English Songsters

In my fair city this week and last there's been a lot of Scottish music. There's a woman who's been active in the local Scottish community (who knew?) for years, and she's a retired music teacher and she does a program each year where she brings in top notch Scottish musicians to teach in local schools. It's pretty cool, and it means that a lot of great Scottish musicians do concerts here. Anyway, this is a much more macro entry into this story than you really need, but it's my blog and it seems fitting.

Anyway, Ed Miller, an amazing folklorist and singer did a concert and sang "A Bottle of the Best" which some googleing has revealed is written by Jack Foley. It's a perfectly good song, and one that I'd heard dozens of times before, but it wasn't something that had really stuck with me as you might it expect. It does, however, have the following "make fun of the English" verse:

And the English like their ale warm and flat, straight oot the pail They aye slitter wi' their bitter; it would slaughter Jack the Ripper, And they sip their cider rough, they huff and puff and sniff and snuff, And as if that's no' enough, they start tae sing.

When Jones' Ale Was new, or John Barleycorn's fine brew Fathom the Bowl, the Barley Mow, Bring us a Barrel, just a few But their songs are far surpassed by the tinkle in the glass When you've broken oot a bottle of the best.

Which is, on the face of it, not a particularly clever verse as these things go, but he was able to sing it in a way that perfectly captured a very English way of singing. It was hilarious, or at least I thought so, because while it's a fine verse, the musical pun really made it.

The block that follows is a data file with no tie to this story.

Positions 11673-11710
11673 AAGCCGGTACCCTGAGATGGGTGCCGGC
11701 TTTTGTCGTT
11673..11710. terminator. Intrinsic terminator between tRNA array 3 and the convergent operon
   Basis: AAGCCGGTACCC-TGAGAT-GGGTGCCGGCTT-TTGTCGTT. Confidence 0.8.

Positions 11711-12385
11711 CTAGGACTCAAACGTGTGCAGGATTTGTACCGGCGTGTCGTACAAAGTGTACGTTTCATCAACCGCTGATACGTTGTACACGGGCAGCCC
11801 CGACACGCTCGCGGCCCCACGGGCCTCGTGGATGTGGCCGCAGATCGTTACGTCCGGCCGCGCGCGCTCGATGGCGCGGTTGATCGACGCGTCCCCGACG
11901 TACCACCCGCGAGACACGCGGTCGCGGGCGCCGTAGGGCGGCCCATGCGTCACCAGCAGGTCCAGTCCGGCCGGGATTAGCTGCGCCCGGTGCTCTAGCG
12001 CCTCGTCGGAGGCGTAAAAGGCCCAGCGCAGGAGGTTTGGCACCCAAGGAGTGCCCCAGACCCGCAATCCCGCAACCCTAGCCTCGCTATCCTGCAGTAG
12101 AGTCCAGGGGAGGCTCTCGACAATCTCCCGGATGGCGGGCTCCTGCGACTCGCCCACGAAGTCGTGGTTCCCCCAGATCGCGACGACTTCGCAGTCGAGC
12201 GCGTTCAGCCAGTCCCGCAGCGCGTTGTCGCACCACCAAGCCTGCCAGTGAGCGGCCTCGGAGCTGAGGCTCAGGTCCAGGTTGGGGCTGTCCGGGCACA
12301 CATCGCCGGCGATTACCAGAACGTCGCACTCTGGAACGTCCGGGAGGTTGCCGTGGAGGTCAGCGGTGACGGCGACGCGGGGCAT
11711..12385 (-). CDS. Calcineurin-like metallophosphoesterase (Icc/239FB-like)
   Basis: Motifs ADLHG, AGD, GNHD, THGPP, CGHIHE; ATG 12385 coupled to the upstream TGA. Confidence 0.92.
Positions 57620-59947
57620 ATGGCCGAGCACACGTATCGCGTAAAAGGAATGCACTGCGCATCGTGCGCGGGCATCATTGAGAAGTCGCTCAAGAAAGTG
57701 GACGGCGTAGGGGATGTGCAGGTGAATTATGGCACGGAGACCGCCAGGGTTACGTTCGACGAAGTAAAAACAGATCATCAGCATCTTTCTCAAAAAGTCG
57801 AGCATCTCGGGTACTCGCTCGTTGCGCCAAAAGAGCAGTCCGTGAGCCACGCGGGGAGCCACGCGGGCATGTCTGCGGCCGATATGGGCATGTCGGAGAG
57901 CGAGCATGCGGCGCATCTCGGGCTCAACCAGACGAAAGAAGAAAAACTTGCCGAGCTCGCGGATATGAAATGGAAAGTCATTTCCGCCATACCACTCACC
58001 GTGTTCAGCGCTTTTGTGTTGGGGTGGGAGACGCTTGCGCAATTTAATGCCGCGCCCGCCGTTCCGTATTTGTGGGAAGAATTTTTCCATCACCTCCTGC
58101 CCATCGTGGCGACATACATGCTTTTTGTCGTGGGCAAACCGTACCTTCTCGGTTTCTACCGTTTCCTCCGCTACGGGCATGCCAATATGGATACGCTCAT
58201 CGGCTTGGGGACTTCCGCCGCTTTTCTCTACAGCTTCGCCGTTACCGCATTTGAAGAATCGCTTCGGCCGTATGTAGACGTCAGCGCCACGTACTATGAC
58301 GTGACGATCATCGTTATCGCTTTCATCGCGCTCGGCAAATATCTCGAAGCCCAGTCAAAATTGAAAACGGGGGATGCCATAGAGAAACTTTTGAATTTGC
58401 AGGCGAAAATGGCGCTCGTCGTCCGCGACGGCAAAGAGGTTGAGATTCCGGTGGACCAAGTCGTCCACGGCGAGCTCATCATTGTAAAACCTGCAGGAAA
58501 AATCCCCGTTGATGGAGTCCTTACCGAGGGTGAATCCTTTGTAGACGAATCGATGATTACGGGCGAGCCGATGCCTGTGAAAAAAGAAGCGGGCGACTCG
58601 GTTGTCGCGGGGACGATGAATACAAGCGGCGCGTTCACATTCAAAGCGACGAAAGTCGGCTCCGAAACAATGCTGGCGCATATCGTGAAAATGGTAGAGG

It helps that I really like that kind of singing. There's something really cool about standing around in a doorway with friends or strangers singing a song, and it's not so much about the redeeming musical value--I happen to like it, but it's admittedly an odd taste--as it is about the value to the community/spiritual [1] sense.

And maybe I've answered it, but the question I'm left with is, what makes those sorts of songs so awesome? And really, is there a quintessentially English way of singing? While we're at it am I the only one who finds this entertaining?

[1]I should post a rant about this at some point, but you hear a lot of people these reformed days saying, "I'm not religious but I'm spiritual," and while I support a flight from religion, I think this is an incredibly dumb thing to say. Spirituality as understood by all religions isn't about G-d nearly as much as it is about a historical lineage and set of ritualized practices. It turns out what people are saying when they say "I'm spiritual," is "I have a moral system." Which is a nice thing to say, but also doesn't (I think) have nearly as much to do with G-d as it does with being a human without a pervasive developmental/organic psychological condition and having an intact brain with a frontal lobe. But that's just me.
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